I started writing this post a few weeks ago while going through a rough patch during a heavy alterations work load. Originally it was to be a rant complaining about the kind of work and type or client I was dealing with, but now that I'm out the other side of that tunnel - and prom season is over - I've got a better perspective. I think I need to approach this yearly crazy time differently - because prom isn't going away, it will be back again next year, and since my name is getting out there more and more I will undoubtedly be overwhelmed another time. Here's to having made it through the season, and to being rejuvenated to take on the brides, mothers, christenings and whatever else the universe has in store for me!
14. That's how many prom gowns I've worked on in the past two months. One custom, 13 alterations, and at least 5 area towns represented in the mix. I also regretfully turned away at least 5 more in the past week, because I know my limits. The last proms were last night, and I'm sure I rejoiced as much as those 14 beautiful young girls did!
|Ashlyn wanted an Elsa train added to her custom gown, a replica of a Jessica McClintock bridesmaid gown she'd used for dress up and a costume. (I elected not to duplicate the dried blood from a past Halloween.)|
Every year about this time I start to succumb to the tension of my busiest season. From February through May I'm inundated with prom alterations layered on top of bridal alterations and my regular load of work. My studio becomes trashed with sequins and glitter, along with random beads and tulle trimmings from all those ornate gowns that I'm pinching here, hemming, removing trains and bustling, adding bra cups and snugging strapless necklines. There's enough girly-girl in me that I love seeing the gowns that girls are choosing for prom, whether they're something I'd have chosen for me or my daughter to wear or something so far out there I'd never have considered it. They're fun! And they're challenging. And I'm always glad to see the light as the end of the season approaches.
On my professional group's discussion list we had a conversation about the challenges this year's crop of prom gowns presented to me, and the feeling I had that the universe was giving me a wake-up call when I got too cocky and sure of myself. That's when it seems a new style with a never-before-seen-by-me alteration challenge shows up on my fitting platform. One of my colleagues responded that it was good that I posted about these challenges, asked for ideas about them - that maybe it was this, instead: "How about the universe rewarding you by giving you fresh challenges to figure out and surmount? And letting us climb on, too?"
This year's gowns gave me a wide assortment of projects: adding a corset-laced back to a flowy georgette gown with beaded bodice; hemming a lace gown by cutting and moving the scalloped border - a surprisingly well made internet purchase; tightening beaded straps of various halter and one-shoulder gowns. Among the crop of jersey and mesh gowns that were extremely popular this season, the one that presented the biggest challenge:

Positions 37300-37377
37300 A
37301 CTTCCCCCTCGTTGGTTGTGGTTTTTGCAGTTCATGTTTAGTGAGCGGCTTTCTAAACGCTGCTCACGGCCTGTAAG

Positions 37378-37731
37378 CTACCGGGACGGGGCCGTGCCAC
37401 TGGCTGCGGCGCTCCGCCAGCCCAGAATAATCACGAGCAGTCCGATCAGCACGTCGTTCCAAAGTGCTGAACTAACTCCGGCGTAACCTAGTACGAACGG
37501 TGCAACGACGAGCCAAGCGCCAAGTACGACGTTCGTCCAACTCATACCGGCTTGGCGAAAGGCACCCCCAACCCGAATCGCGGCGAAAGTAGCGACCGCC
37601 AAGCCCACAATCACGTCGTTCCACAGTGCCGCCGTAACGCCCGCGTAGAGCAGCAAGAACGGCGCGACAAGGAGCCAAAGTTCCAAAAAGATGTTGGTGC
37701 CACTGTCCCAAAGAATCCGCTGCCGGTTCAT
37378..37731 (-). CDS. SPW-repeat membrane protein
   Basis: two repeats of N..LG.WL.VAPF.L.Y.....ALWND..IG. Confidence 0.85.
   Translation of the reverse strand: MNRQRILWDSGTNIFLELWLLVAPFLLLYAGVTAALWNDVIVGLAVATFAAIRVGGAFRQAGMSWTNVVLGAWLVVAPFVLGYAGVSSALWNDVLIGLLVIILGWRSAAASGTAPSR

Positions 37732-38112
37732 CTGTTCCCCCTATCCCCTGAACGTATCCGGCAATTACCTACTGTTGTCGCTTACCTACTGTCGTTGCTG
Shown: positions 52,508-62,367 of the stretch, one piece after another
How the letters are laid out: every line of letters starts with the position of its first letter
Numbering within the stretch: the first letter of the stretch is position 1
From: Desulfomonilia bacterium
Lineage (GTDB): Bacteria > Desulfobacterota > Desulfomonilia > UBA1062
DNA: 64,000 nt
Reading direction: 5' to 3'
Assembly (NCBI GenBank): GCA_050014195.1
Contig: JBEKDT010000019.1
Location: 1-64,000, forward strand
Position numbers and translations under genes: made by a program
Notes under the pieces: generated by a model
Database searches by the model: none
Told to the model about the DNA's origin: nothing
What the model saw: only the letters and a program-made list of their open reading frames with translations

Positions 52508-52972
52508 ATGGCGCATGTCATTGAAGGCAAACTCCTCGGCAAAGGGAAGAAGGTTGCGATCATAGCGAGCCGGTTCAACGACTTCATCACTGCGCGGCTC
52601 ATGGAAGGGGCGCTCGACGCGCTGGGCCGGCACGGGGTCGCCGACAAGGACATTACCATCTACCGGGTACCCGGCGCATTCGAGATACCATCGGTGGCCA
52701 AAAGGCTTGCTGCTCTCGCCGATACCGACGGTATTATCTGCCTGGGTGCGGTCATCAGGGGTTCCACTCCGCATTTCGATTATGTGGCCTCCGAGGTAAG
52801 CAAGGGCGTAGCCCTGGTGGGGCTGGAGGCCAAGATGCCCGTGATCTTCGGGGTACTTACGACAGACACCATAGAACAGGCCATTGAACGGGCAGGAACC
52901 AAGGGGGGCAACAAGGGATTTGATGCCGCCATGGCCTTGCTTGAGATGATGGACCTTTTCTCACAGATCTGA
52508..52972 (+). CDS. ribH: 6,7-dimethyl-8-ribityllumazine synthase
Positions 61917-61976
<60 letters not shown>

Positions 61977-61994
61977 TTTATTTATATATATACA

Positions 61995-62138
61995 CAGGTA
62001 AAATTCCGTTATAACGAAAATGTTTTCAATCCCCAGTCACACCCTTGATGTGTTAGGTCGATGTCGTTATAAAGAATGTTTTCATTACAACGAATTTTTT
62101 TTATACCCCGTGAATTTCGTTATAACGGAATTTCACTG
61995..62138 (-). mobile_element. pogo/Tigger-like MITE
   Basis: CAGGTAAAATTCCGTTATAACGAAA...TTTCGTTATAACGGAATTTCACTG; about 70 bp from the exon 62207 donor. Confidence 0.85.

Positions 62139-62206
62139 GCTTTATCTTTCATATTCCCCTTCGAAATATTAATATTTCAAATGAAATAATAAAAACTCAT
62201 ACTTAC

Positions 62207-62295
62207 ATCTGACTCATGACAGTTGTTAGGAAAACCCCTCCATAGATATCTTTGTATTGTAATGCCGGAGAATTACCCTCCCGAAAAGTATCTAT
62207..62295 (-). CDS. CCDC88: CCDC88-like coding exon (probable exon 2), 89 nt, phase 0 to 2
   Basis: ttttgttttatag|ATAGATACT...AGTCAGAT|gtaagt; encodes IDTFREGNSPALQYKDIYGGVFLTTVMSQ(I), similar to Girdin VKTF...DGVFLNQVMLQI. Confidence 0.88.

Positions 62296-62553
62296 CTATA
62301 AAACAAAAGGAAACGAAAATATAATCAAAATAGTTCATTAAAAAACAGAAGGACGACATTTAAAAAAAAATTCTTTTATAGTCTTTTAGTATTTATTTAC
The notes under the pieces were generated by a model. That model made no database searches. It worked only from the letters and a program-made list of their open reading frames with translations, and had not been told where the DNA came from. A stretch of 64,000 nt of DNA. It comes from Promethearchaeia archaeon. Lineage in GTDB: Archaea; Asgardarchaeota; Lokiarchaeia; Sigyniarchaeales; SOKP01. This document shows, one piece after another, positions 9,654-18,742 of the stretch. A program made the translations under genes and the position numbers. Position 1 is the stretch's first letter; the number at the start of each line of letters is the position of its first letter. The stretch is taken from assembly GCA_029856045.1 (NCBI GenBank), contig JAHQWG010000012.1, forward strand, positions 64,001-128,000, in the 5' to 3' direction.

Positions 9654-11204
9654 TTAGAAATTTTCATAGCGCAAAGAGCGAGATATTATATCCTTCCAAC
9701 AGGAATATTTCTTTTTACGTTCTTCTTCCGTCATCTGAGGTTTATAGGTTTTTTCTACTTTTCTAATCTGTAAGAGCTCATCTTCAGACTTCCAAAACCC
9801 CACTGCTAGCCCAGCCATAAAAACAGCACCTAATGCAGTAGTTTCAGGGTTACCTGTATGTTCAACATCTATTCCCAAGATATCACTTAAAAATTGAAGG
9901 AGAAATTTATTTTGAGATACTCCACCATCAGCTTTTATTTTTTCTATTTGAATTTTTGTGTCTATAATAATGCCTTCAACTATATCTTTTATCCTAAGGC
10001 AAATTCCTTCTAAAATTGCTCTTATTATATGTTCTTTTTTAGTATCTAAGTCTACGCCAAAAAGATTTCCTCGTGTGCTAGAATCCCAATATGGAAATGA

All this created a nightmare. In order to shorten any of the upper tiers, I had to get at the seam attaching it to the mesh above or below. The only way into those fully encased seams was to open a short area of the lining at the center back, where the lower seam of each band had been hand-stitched closed. Originally I planned to divide the 4 inches to be removed from the front between the bottom two bands - if I'd taken all of it off the bottom ruffle, it would only have been 3 inches or so deep and would have looked silly. When I started to work on it, though, the idea of dealing with any more than one band didn't make any sense from the perspective of what I'd have to charge to do the work. In the end, I decided to completely remove the smallest band at the thigh level and the mesh below it, which reduced the length by just over 4 inches. Then I had to smooth out the side seams of the next band below, to make the circumferences match and keep the angle of the side of the skirt. This process alone took over 3 hours, which was about as much as the client wanted to pay. A single bustle button and loop took care of the train for walking and dancing, and the gown was good to go for prom.
At the top of the schedule are always the bridal alterations, since I have a reputation around here as a specialist in these delicate processes. Part of doing the work is dealing with the requests and demands made by young women who are planning the major event of their lives, and often the stress of that planning has its inevitable pitfalls. It's been a challenge from the start, dealing with the fittings where a bride brings along a friend or relative to observe the process; that extra opinion during and after the fitting can do a lot to sway the bride's choices and feelings - not always a good thing. Lately the ubiquitous use of cell phones to take photos has been presenting a new wrinkle. I've gotten phone calls or emails the day after a fitting, questioning something that the bride sees in the photos that wasn't apparent live and in person in front of the mirror. Often the observation is a valid concern: the shadow of panty lines, the length of an underlayer. Sometimes it's an imperfection that I'd already noticed and planned to correct. Other times it's a miniscule or even imperceptible "problem" that really should be ignored. This is one example - we never did identify the white space that was seen in this photo, and but it definitely wasn't there when the alterations were completed.
A couple of my brides have had their weddings this month, and I wish them the very best. I am grateful to have been part of the process. I don't think I'll be giving up this kind of work, not yet at least. It still has its rewards.
Later. I'll be out in the fresh air and sunshine for a while.